YouTube is a fabulous resource, it really is. I stumbled on this old episode of Politically Incorrect and the issue at hand was that someone had set up an "egg bank" for infertile couples. Not all that controversial, you'd think, except that all the donor eggs were from actresses and models; the "bank" was trying to increase the odds that the resulting child would be good looking.
The entire panel agreed that it was a shallow concept and then went on to argue about the morality of doing so. But, if I may play devil's advocate here, why is wanting a good looking child shallow? Beauty is important. Studies have shown that good-looking people are paid more, are more likely to be liked and trusted, and are treated better in general. What parent wouldn't want to give their child an advantage like that if they could?
(I wouldn't watch the whole thing, it degenerates into a big
argument about god and science, which doesn't get anywhere)
We are an intensely visual species, (the oldest art objects in the world are 75,000 year old etched snail shells) and we spend a lot of effort on making our surroundings and our selves attractive. We plant gardens, we paint walls, we tile our floors in patterns with pretty stones and bits of colored glass. We have based entire economies on gold, which is just a shiny metal with no practical purpose until electronics were invented. An appreciation of the aesthetic and a desire to decorate seem to be an innate characteristics of the species.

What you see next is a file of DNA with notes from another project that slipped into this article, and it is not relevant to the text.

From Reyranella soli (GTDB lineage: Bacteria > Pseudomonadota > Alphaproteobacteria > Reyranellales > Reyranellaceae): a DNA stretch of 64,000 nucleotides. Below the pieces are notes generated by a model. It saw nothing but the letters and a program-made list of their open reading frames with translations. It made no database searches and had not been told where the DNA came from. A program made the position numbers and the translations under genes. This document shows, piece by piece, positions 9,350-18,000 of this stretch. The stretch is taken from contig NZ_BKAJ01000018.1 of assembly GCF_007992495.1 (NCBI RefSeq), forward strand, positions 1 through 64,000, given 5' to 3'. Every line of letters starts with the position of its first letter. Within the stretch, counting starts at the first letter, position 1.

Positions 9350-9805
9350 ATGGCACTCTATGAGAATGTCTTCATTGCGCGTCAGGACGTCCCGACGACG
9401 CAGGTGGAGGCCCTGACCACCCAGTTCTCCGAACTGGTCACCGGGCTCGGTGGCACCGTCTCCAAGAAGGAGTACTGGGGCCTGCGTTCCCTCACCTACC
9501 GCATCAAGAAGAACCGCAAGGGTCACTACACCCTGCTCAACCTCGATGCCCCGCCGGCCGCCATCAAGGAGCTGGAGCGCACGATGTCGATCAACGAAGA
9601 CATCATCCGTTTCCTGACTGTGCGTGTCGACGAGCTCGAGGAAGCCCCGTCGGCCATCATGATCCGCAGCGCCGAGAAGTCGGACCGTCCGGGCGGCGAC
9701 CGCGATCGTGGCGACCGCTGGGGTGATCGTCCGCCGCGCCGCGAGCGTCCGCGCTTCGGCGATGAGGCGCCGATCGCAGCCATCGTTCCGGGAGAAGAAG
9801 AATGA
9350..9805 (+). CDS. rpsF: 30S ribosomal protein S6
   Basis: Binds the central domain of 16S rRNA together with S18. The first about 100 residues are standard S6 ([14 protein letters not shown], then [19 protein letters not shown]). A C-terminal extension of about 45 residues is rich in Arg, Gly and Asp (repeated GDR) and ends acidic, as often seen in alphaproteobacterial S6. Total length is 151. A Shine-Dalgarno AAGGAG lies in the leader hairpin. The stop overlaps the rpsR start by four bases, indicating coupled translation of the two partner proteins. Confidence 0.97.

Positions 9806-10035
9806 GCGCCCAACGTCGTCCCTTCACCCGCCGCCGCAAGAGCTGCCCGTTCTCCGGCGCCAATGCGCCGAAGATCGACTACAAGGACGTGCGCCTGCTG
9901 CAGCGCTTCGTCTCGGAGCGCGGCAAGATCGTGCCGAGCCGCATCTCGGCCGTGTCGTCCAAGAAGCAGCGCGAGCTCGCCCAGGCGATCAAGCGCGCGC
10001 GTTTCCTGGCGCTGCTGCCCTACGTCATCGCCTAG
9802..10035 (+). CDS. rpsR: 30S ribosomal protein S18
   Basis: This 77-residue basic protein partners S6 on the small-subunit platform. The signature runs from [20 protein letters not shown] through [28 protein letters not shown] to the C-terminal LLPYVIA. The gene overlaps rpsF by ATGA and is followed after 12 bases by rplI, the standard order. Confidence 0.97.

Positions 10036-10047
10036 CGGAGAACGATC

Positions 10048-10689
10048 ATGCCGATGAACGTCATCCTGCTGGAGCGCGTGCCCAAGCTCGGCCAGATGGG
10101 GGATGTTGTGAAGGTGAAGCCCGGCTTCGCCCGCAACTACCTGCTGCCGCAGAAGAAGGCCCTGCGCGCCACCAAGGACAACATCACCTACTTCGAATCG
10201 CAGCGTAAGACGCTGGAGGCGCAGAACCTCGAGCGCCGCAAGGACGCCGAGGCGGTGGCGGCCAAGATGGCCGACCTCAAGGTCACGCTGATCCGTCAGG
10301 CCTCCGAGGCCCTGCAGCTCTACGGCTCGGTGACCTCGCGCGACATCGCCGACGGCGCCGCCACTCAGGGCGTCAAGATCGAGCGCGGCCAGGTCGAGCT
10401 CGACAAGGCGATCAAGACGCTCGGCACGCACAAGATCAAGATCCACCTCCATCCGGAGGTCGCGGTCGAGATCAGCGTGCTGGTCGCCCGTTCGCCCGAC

And beauty may not just be something we like (like sugar), but something we actually need. Studies have shown that people who live in unpleasant environments (crowding, high amounts of graffiti, urban decay, lack of plant life, etc.) have higher incidences of depression and anxiety. Office workers who have access to a window, report more job satisfaction than those who don't. Even mental patients react to the attractiveness of their surroundings. (The Effect of the Physical Environment on Mental Wellbeing)
Like all human impulses, there have been efforts to control it. Sumptuary laws have existed in multiple cultures. Many religions preach modesty and plainness in dress. But even those who consider "plainness" a virtue, (like the Amish and the Shakers) spend a lot of time on the visual. So much so that the "plain" boxes, buildings and quilts are considered works of art in their spare and severe perfection.
The odd thing about beauty is that we simultaneously crave it and mistrust it. We tell our children "Don't judge a book by its cover", and that "real beauty comes from within", and then we invest in braces, lasik and acne medications. We praise those with the visual sensitivity to decorate a house or compose a stunning floral arrangement and then denigrate them for choosing such a "shallow" specialty.
Maybe it's because we know that beauty affects the way we think. Attractiveness has what is called a Halo Effect, where the person who is lucky enough to have a pretty face is also thought to be friendlier, smarter, and more trustworthy than those not as genetically blessed. Unfair, but true.
I have no answers. I think beauty is a need, not as critical as air, but still up there on my list of priorities. Perhaps the best we can do is try to be aware of the tendency to assign goodness to beauty, and to pay more attention to the contents than the label.
To read what other people are saying on this topic, check out their blogs.
- Joan Johnson, at One Fish Taco
- William Pora
- Leslie Farnsworth
- James McPherson
- Jenna Sauber, at Lagniappe
- Jon Lundell, at The Real Mil